Technology Square Research Building, Auditorium
Wednesday, Feb 13, at 2:00pm
Please mark your calendars for the first event in this semester’s Distinguished Speaker Series, a talk by Tara McPherson. McPherson is Associate Professor of Gender and Critical Studies in USC’s School of Cinematic Arts, lead PI (with funding from the Andrew Mellon Foundation, the NEH, and others) for the Alliance for Networking Visual Culture‘s software lab, author of Reconstructing Dixie: Race, Gender and Nostalgia in the Imagined South (Duke UP: 2003), co-editor of Hop on Pop: The Politics and Pleasures of Popular Culture (Duke UP: 2003), and editor of Digital Youth, Innovation and the Unexpected (MIT Press, 2008). She is also the Founding Editor of Vectors, a multimedia journal, and is an editor for the MacArthur-supported International Journal of Learning and Media (MIT Press).
McPherson’s new media research focuses on issues of computation, gender, and race, as well as upon the development of new tools and paradigms for digital publishing, learning, and authorship. At Georgia Tech, she’ll present a talk entitled, “Theory in the Machine, or, A Feminist in a Software Lab.” The abstract is as follows:
How did a feminist film scholar trained in post-structuralist theory end up running a software lab? In answering that question, this talk engages various histories in the development of computational systems in order to argue that we need more humanities scholars to take seriously issues in the design and implementation of software systems. Humanities scholars are particularly well suited to help us think through such topics as the status of the archive as it mutates into the database, the possibilities for less hierarchical computing, and the cultural contexts of code. In short, this talk argues that neither theorizing media nor building new technologies is sufficient onto itself; we must necessarily do both.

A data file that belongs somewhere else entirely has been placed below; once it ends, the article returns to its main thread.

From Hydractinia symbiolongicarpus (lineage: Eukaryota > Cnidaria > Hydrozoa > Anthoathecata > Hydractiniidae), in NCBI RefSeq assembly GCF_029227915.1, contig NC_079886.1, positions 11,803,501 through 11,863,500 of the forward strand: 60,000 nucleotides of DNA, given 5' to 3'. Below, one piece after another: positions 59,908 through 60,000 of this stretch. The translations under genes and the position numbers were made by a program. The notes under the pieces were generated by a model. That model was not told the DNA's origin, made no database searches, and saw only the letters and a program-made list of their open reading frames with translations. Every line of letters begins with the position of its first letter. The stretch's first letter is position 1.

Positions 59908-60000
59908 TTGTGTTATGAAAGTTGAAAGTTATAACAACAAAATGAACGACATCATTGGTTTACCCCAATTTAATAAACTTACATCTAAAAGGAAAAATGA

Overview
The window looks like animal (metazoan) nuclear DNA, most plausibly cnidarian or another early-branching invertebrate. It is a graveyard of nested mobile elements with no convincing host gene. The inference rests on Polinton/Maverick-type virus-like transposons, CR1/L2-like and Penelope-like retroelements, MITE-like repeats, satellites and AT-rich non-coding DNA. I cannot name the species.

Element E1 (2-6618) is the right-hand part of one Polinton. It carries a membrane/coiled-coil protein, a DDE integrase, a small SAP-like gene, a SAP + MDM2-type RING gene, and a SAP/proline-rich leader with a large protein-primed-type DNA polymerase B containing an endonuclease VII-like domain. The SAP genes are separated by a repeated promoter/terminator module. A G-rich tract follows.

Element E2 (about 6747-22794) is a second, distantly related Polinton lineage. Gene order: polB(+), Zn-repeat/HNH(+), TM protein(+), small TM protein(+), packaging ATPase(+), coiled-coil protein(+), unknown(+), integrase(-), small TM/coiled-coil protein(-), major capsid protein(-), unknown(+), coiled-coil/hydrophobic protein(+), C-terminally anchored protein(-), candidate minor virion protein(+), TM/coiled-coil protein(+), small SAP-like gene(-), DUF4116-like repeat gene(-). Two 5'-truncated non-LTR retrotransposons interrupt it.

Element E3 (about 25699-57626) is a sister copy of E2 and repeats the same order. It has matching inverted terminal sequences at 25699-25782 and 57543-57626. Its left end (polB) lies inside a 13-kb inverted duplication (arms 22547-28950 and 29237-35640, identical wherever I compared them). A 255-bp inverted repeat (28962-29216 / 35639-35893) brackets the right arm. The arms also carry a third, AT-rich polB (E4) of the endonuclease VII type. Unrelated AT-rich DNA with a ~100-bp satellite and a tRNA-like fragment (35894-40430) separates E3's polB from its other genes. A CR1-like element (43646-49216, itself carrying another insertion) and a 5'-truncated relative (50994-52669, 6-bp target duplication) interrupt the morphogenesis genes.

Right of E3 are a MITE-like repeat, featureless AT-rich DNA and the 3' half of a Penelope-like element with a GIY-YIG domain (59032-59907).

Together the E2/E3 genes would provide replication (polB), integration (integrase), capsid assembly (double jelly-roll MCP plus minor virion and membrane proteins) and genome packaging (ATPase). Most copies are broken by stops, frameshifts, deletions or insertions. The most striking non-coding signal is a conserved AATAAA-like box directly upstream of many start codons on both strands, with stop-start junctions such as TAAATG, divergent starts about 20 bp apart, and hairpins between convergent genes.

As a concrete example of the relationship of theory to practice, I will look at the work our USC team has undertaken over the last decade, including the digital journal, Vectors, and the new multimodal authoring platform, Scalar. Our research has always been in direct dialogue with key issues in the interpretative humanities, including discussions of race, gender, sexuality, social justice and power. Can such a dialogue come to shape the practice of software design?